Instead of pushing them to buy your products or services, inform them about the actual offering and invite them to ask for further information or clarification. In subsequent follow-up conversations, shed more light on your solution incrementally until it no longer feels like a pitch, but rather a logical sequence of events.

7. Use a template.

Your cold email's ultimate goal is to get the recipient to read and respond to your pitch from the opening line. Here's a sample cold email template to reference when you're drafting a cold email to your prospects to boost sales.

Hey, [name of the recipient],

I am [brief intro], and I got your contact from [common contact].

I am a big fan of [recipient's company or specifics of their work]. I noticed [pain point of the recipient]. Here's how we can help [value proposition and relevant link to the portfolio].

I am just making an educated guess here, but based on your profile, you seem to be the right person to contact about this.

In case you need further details, my team can connect with you [call/meeting specifics]. Let me know if you are interested, and we can set it up.


[Your name and designation]

You'd obviously customize this template to suit your unique business needs, but you get the gist. Once you've figured out a way to phrase your value offering succinctly while appearing credible and trustworthy, getting responses to your cold emails should be easier.

FYIFYI: Email marketing for e-commerce businesses has some unique considerations, including addressing abandoned shopping carts.

How to track and improve a cold email

To determine whether your cold emailing strategy is working, you need to start tracking email analytics, including your open rate and response rate. This important aspect of tracking customer behavior gives you insight for improving emails and increasing your conversion rate. 

1. Track open and click-through rates.

One of the first things to track is the open rate, or the percentage of recipients opening the email once it arrives in their inbox. Tracking the open rate allows you to determine how engaging your emails are, including the subject lines. If no one is opening your emails, it's time to consider changing the subject lines, the days and times you're sending them, and the people you're reaching out to. 

If you find that people are opening your emails but not engaging with any links in the body, then you have a low click-through rate. Tracking click-throughs is important to determine the quality of your email content; it also depends on the open rate.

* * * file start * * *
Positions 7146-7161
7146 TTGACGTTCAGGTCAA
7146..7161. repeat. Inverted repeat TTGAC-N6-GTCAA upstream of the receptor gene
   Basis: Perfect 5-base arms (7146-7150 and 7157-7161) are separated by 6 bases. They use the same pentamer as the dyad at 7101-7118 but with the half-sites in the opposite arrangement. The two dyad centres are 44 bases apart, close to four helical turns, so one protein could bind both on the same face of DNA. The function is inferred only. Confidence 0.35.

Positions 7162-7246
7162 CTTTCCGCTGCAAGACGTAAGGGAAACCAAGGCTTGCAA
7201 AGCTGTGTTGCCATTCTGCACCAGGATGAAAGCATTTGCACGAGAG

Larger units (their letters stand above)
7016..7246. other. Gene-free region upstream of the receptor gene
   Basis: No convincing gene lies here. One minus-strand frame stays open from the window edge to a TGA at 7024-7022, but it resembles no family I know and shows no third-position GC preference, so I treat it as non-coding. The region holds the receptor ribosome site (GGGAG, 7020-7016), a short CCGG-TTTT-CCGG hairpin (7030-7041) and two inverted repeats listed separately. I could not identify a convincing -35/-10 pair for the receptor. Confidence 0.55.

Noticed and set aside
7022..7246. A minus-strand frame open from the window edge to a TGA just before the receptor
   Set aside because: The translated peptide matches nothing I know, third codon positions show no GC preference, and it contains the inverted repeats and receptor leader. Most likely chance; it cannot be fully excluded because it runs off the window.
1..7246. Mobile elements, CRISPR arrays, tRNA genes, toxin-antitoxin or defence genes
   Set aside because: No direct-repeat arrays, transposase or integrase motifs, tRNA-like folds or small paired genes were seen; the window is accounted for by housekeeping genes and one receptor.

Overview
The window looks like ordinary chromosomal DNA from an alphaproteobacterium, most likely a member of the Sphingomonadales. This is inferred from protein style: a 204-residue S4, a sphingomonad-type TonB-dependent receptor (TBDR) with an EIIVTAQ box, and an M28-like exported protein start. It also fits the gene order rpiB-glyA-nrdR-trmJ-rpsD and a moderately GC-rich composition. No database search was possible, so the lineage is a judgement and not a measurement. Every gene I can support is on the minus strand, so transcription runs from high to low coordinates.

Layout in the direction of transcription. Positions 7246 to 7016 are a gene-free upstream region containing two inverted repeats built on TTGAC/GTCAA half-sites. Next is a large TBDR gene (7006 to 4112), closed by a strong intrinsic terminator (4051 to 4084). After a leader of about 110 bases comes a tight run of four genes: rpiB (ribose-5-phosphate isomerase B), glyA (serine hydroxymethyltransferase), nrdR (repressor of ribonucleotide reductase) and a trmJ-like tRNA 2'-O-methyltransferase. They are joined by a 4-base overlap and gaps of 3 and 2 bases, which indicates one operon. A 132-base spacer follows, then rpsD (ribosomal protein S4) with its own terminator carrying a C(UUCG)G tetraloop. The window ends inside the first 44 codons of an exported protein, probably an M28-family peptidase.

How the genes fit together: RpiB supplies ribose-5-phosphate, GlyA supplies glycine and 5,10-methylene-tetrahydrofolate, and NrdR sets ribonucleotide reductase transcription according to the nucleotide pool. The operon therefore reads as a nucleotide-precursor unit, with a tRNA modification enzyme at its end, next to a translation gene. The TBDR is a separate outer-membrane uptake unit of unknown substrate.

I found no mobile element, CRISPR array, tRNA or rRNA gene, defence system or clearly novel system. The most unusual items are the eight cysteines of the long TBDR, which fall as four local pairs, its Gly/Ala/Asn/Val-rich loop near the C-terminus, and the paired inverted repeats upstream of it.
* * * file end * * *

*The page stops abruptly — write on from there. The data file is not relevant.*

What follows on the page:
2. Track the response rate.

Email responses may come in the form of direct replies, answering surveys, providing customer feedback or reviews, or scheduling meetings via email link. The percentage of people who reply to your email can reveal loyal customers, your email's engagement level and how recipients prefer to engage. To increase your response rate, you might consider using an email drip campaign, tailoring your subject line to call for action, or making it clearer in your emails how you would like recipients to respond. 

3. Track the bounce rate.

Occasionally, an email bounces back with an error message. Both soft bounces and hard bounces can affect your business. A soft bounce happens when an email gets to someone's mail server but their mailbox might be full or the file you sent was too large. A hard bounce happens when a recipient's email address is invalid or no longer exists. A high percentage of email bounces may lead to your emails being flagged as spam, but if you keep a low rate, you can avoid spam filters.

TipTip: To reduce email bounce rates, clean your email list regularly and consider segmenting your lists by engagement.

How CRM software can help your email campaign

The best CRM software can streamline and speed up your cold email campaign tracking process, help organize your data, and run CRM reports that provide critical insights. is a great project management tool with an array of features and integrations with tools like Slack and Google Calendar. Read our review of for more information.

If you're looking for something easy to use with minimal setup, Keap CRM is a good option. Keap CRM is customizable; its built-in tools streamline the email campaign process and simplify communications. Read our review of Keap CRM for more information.

There are many CRM options available, but you should choose the one that aligns best with your goals.  

Rahul Varshneya contributed to the writing and research in this article.

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Sean Peek
Sean Peek Contributing Writer
Sean Peek has written more than 100 B2B-focused articles on various subjects including business technology, marketing and business finance. In addition to researching trends, reviewing products and writing articles that help small business owners, Sean runs a content marketing agency that creates high-quality editorial content for both B2B and B2C businesses.